Because getting accurate answers to this equation takes a very long time unless you use arithmetic methods to reduce the problem.
Examine what is said, not who speaks -- Silence betokens consent -- Love the truth but pardon error.
Lingua non convalesco, consenesco et abolesco. -- Rule 1 has a caveat! -- Who broke the cabal?
"Science is about questioning the status quo. Questioning authority".
The "good enough" maybe good enough for the now, and perfection maybe unobtainable, but that should not preclude us from striving for perfection, when time, circumstance or desire allow.
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Can you provide a sample data set (i.e., matrix) that you consider to be "large"? Also, could you give me an idea of how long it takes to compute *P*_{cutoff} without using arithmetic optimizations? (I would like to try out a quick Haskell-based implementation I whipped up on a real data set.)
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`(44,289! 11,800!) (10,389! 45,700!)
-----------------------------------
56,089! 989! 9,400! 43,300! 11,800! 2,400!
`
Which infinite precision will calculate, but it will be quite slow. And remember, in order to determine if the result is significant, there are 11,000 more of these calculations to perform and these numbers are still relatively small. And, theoretically at least, the FET can be applied to more than a 2x2 matrix.
Examine what is said, not who speaks -- Silence betokens consent -- Love the truth but pardon error.
Lingua non convalesco, consenesco et abolesco. -- Rule 1 has a caveat! -- Who broke the cabal?
"Science is about questioning the status quo. Questioning authority".
The "good enough" maybe good enough for the now, and perfection maybe unobtainable, but that should not preclude us from striving for perfection, when time, circumstance or desire allow.
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The original problem, framed in terms of arrays, is to reduce a fraction.
The
equation above is less general.
The less general problem can be restated as reduce a fraction where the numerator and denominator are both the product of factorials.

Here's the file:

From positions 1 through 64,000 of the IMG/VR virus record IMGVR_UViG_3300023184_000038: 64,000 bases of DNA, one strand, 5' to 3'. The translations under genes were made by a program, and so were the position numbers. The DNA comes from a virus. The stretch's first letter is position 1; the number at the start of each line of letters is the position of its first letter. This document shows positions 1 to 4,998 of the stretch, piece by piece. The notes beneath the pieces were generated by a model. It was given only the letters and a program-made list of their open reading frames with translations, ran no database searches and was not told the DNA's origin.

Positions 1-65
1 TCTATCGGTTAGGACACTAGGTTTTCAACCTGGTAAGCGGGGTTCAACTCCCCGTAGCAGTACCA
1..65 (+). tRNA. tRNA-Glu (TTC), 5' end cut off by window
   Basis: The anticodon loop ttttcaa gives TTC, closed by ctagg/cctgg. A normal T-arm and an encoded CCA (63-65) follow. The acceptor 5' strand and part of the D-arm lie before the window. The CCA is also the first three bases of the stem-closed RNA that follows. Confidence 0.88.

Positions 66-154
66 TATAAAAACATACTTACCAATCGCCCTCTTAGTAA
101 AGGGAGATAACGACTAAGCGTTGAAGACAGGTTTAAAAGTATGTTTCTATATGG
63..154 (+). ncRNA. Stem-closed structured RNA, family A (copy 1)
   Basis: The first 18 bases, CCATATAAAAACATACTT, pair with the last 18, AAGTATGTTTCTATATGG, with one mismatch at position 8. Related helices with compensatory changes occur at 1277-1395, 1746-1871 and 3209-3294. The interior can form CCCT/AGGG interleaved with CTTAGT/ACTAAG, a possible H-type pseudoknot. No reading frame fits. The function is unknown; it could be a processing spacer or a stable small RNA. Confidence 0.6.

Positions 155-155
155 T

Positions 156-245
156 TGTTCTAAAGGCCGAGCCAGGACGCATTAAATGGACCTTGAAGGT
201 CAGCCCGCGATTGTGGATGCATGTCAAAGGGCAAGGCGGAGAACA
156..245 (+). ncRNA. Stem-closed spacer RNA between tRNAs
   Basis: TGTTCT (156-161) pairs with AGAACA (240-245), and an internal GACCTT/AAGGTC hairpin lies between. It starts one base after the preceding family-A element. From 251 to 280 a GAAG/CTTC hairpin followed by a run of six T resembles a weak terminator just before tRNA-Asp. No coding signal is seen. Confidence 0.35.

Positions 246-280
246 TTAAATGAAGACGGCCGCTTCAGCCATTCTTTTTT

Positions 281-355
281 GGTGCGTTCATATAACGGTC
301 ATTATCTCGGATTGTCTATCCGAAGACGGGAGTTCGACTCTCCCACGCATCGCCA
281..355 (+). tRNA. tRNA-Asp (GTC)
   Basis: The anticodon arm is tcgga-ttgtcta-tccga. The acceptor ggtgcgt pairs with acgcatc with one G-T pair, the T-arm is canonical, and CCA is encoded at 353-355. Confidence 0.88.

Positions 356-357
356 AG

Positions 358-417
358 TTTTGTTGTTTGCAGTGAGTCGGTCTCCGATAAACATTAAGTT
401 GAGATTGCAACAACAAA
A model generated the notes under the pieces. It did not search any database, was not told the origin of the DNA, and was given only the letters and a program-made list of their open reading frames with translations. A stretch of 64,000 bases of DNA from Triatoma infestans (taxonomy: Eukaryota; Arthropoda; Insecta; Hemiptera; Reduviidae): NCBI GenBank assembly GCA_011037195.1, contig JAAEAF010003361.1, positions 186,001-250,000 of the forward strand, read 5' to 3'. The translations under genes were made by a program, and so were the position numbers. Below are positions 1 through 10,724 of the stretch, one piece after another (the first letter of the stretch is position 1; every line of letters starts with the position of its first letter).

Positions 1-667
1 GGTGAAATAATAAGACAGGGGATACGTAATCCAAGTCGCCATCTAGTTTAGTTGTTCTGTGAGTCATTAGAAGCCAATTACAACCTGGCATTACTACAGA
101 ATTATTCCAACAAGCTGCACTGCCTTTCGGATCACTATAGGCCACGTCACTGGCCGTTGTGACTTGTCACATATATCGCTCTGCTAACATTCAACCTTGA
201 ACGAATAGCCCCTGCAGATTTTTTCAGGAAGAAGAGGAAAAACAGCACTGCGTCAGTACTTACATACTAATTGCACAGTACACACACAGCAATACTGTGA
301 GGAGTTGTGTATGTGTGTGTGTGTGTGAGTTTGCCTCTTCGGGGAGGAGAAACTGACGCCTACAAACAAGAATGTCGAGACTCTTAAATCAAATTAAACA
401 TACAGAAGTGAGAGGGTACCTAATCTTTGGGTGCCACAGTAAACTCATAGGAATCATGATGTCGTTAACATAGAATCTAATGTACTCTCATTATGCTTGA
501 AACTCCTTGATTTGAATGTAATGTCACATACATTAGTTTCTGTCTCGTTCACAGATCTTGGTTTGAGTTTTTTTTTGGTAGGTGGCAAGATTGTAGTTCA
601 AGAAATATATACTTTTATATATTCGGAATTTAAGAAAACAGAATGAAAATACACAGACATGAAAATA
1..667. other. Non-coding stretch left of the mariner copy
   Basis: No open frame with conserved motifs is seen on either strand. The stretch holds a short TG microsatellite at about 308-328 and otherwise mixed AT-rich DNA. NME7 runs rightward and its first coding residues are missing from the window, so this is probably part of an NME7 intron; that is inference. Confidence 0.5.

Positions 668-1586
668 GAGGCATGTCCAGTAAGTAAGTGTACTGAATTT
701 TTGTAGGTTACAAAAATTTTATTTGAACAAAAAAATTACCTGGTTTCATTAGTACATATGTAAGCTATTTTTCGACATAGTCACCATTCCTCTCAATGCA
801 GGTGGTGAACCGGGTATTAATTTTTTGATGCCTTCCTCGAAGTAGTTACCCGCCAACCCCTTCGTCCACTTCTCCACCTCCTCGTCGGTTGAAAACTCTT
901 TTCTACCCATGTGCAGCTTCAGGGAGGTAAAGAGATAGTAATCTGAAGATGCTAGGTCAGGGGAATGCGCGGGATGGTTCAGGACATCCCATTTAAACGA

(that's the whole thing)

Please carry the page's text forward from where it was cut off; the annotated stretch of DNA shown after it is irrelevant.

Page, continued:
An example of the original problem is to reduce
(9 * 8 * 8 * 8 * 6 * 4 )/(5 * 3 * 2)
An example of the factorial problem is to reduce
(9! * 8! * 8! * 8! * 6! * 4! )/(5! * 3! * 2!)
Do I understand correctly, are you are interested in the factorial type of problem?
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`( 9 * 8 * 7 * 6 * 5 * 4 * 3 * 2
* 8 * 7 * 6 * 5 * 4 * 3 * 2
* 8 * 7 * 6 * 5 * 4 * 3 * 2
* 8 * 7 * 6 * 5 * 4 * 3 * 2
* 6 * 5 * 4 * 3 * 2
* 4 * 3 * 2 )
/
( 5 * 4 * 3 * 2
* 3 * 2
* 2)
`
And it reduces to
`( 3 * 4 * 7 * 6 * 5 * 4 * 3 * 2
* 4 * 7 * 6 * 5 * 4 * 3 * 2
* 4 * 7 * 6 * 5 * 4 * 3 * 2
* 2 * 7 * 6 * 5 * 4 * 3 * 2
* 3 * 4 * 3 * 2
* 4 * 3 * 2 )
/
( 1 )
`
Which eliminates factorials completely (and, in this case the need for division). More importantly and relevantly, it reduces the magnitude of the intermediate terms. In the FET, the scale of this reduction should be considerably more significant than in this example.
Examine what is said, not who speaks -- Silence betokens consent -- Love the truth but pardon error.
Lingua non convalesco, consenesco et abolesco. -- Rule 1 has a caveat! -- Who broke the cabal?
"Science is about questioning the status quo. Questioning authority".
The "good enough" maybe good enough for the now, and perfection maybe unobtainable, but that should not preclude us from striving for perfection, when time, circumstance or desire allow.
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